Stamina: adding some hacking into your routine can build stamina for schooling, jumping or competing
Cardiovascular fitness: increasing heart and lung function
Core strength: as long as our horses are working in good posture, hacking can be used a core strengthening exercise
Bone density: bones strengthen due to the mechanical stresses put on them
Different surfaces: building agility, good proprioception (brain to body communication)

Hill work: again, huge benefits here if you can find some slopes or hills to ride up, obviously not too steep, they are not mountain goats (!), power walking up a slope is SO good for them! They have to engage their core and push from behind - 2 really important things that we need to encourage our horses to do.
 
Lunging:  Lunging can be an effective form of exercise for your horse, if done properly, your horse is moving in correct posture, and it's appropriate for your specific horse.

So what do I mean by this? Well...if your horse is running round you as fast as he can with his head in the air, this is not helpful exercise at all. But if we can slow the horse down, ask him to walk and then jog, in good posture, the exercise session can be much more effective and much less damaging to the horse.

The picture is my horse Azuro, he is lunging in the EquiAmi lunge aid, which helps to train good posture. He is lifting his core, stretching down, and working over his back.

By now you may have heard me rave about the benefits of walking...sometimes I lunge only in walk!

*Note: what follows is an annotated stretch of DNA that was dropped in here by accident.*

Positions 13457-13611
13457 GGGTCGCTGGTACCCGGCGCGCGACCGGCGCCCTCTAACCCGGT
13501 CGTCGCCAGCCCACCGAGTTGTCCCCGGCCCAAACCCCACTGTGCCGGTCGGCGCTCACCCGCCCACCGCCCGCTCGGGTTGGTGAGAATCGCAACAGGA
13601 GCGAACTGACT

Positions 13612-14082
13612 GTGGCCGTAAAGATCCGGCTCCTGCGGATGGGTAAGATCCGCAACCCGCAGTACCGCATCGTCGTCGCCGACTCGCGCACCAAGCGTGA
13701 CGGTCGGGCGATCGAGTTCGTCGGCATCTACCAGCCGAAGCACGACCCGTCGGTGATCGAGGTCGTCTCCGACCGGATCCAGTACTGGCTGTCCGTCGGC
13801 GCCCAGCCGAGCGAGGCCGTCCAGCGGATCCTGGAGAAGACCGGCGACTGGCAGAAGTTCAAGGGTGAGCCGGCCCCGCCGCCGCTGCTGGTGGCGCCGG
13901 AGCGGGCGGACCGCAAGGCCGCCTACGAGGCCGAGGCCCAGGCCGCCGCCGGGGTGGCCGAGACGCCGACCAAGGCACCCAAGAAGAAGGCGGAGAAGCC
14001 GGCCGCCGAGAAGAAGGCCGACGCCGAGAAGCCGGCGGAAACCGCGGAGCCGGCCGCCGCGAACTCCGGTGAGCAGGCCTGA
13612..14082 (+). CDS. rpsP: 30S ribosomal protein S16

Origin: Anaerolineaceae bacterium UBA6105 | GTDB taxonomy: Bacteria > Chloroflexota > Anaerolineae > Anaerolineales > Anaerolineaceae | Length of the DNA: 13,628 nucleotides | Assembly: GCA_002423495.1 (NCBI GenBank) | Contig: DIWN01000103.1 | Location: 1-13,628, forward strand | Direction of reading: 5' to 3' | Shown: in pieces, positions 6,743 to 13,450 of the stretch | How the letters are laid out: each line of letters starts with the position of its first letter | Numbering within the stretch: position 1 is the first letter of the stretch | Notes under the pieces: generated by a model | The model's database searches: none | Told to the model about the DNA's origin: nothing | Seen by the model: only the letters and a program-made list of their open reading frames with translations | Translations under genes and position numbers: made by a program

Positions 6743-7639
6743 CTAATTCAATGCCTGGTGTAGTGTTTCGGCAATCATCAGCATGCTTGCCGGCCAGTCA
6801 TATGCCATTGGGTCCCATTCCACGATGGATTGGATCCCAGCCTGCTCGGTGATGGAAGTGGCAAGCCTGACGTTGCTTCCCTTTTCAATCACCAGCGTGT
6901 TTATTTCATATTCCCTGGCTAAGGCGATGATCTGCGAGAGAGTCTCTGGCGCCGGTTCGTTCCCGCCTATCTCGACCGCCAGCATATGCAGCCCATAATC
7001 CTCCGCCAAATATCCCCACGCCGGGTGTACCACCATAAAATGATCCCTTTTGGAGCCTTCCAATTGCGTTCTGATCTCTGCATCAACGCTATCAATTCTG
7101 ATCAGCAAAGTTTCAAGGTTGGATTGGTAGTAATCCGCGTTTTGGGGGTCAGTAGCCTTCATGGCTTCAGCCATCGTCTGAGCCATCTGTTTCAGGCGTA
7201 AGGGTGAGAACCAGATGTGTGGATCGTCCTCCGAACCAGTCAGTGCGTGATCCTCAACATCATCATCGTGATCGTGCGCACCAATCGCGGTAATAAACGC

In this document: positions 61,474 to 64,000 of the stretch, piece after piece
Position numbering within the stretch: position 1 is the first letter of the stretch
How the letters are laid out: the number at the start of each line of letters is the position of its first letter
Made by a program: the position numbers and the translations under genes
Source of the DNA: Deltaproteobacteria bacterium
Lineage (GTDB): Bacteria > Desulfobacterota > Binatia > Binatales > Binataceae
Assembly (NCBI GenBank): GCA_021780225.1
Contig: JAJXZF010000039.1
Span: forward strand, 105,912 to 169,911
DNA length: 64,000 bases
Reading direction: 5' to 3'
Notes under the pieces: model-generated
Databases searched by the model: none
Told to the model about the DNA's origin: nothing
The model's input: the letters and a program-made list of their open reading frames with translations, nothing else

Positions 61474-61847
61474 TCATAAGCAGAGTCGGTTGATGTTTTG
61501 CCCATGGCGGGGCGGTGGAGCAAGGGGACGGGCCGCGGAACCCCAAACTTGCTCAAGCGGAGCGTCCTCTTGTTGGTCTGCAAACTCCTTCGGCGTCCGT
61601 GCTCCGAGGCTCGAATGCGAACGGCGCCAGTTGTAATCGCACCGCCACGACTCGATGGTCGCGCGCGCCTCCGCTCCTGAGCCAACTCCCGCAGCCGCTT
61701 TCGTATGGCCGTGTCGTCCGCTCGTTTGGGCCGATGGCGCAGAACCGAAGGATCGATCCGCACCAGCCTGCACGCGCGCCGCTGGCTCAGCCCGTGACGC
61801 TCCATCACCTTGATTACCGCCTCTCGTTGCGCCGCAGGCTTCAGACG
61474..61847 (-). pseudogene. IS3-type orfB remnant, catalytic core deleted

You can get really inventive with lunging if you wish, including poles, training your horse on voice commands, working on transitions etc.
 
Fast work - cross country, hills, cantering, gallops

Faster work might not be your 'thing', but it can be super valuable for horses... a 'pipe opener' is exactly that, opening the respiratory system up fully!

Many eventing competitors do gallop once a week specifically, so that when they need gallop in between fences at a competition, there is enough in the tank, so to speak!

Cross country riding, whether jumping or not, is usually up/down slopes, and sometimes uneven ground, this is good for proprioception (brain-body communication).

Obviously fast work needs to be safe, and your horses needs to be fittened and strengthened towards fast work to prevent injury, but it's definitely something to consider with your work plan for your horse.

Benefits:
increased cardiovascular effort
increased respiratory system function
increased blood flow
increased oxygen to muscles
leading to increased fitness, stamina, strength if used regularly

I really hope you have enjoyed my 5 tips this week, on different ways to exercise your horses!
I have the Equiami lunge aid available through my shop, as well as their lunge cavesson, and I teach all about postural correction and core training aids in my online training course 'Engage your horses core', more details through the Training page on my site. 
Please get in touch if you need any help with any of this.
Jenny x